All countries are literally defined by their borders, but few have had their history, society and national mindset shaped by their frontiers as much as Israel.
Most residents of Israel, a narrow strip of land surrounded by Lebanon, Syria, Jordan, Egypt, the Palestinian territories and the Mediterranean Sea, live within a short drive of a frontier. The longest drive an Israeli can take without encountering a border runs from the country's northern tip to the south, and takes about eight hours.
Israelis can theoretically cross two of their borders, into Egypt and Jordan, but today few do. For the most part, the frontiers are seen as virtually impassable walls keeping enemies at bay.
With their barbed wire coils, hills scarred by patrol roads and weather-beaten guard posts manned by young soldiers, the borders are perhaps the most dominant single feature of the landscape.
Numerous infiltrations, skirmishes and wars have made the frontiers a matter of life and death. The border dispute with the Palestinians in the West Bank has become the central feature of Israel's fractious politics and one of the main obstacles in deadlocked peace talks the U.S. is currently trying to restart.
Israel's borders were set in 1949, at the end of the war that began with the U.N. decision to partition Palestine into two states, one for Arabs and one for Jews.
The border negotiations opened in January of that year at the picturesque Hotel des Roses on the Mediterranean island of Rhodes, where Israeli and Egyptian representatives met face to face for the first time.
The mediator was U.N. envoy Ralph Bunche, who won the Nobel Peace Prize for negotiating a truce. In one instance, as the Israeli historian Tom Segev has written, the American diplomat had commemorative plates made, then threatened to break them over the heads of the recalcitrant delegates.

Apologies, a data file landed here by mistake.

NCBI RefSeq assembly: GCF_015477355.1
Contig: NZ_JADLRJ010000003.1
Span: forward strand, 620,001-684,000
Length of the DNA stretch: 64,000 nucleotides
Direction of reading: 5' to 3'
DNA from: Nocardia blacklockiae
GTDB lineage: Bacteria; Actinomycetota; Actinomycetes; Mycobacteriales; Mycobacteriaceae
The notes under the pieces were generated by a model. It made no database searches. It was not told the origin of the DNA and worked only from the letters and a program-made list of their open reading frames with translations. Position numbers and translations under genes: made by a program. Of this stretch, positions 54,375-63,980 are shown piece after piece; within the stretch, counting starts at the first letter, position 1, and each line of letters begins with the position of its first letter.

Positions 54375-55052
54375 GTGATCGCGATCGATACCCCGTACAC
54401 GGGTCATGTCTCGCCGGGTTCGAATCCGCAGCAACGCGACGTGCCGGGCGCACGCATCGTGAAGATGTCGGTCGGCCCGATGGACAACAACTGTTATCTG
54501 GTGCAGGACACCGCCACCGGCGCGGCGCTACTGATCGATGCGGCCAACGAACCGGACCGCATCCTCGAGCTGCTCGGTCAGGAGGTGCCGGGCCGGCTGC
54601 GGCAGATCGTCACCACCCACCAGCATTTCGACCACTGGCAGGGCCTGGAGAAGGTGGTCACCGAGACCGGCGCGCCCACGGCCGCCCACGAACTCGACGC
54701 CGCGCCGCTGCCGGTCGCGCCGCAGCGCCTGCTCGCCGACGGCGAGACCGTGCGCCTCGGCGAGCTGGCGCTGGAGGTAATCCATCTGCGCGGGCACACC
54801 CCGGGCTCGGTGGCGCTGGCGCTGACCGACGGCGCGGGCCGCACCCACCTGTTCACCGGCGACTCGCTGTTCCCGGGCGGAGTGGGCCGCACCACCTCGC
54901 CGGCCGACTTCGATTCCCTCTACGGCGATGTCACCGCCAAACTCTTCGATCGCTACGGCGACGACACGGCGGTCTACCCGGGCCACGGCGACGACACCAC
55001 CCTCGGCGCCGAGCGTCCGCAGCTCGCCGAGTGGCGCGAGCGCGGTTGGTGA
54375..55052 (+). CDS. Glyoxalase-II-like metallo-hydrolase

The end of the negotiations gave Israel borders but not peace or security.
In 1967, Israel fought a war with Egypt, Syria and Jordan and captured land from each. Israel later returned the Sinai peninsula in exchange for peace with Egypt, but several rounds of talks between Israel and Syria over the Israeli-occupied Golan Heights have failed.
The question of the border between Israel and the West Bank, home to 2.5 million Palestinians and about 300,000 Israeli settlers, has riven Israeli society to the point of violence.
"Between me and you, between us and them," one contemporary songwriter wrote, "without a border, there are no limits to anything."
In 1995 an assassin opposed to a government attempt to set a border in a peace agreement shot and killed Israel's prime minister, Yitzhak Rabin.
Rabin, as a young field commander, had been one of the negotiators at the Hotel des Roses when the country's borders were first set.
At that time, before the frontiers had hardened into long-term enmity, Rabin recorded in his memoirs, he believed that first agreement meant "we were moving toward peace."
"We all believed it," he wrote.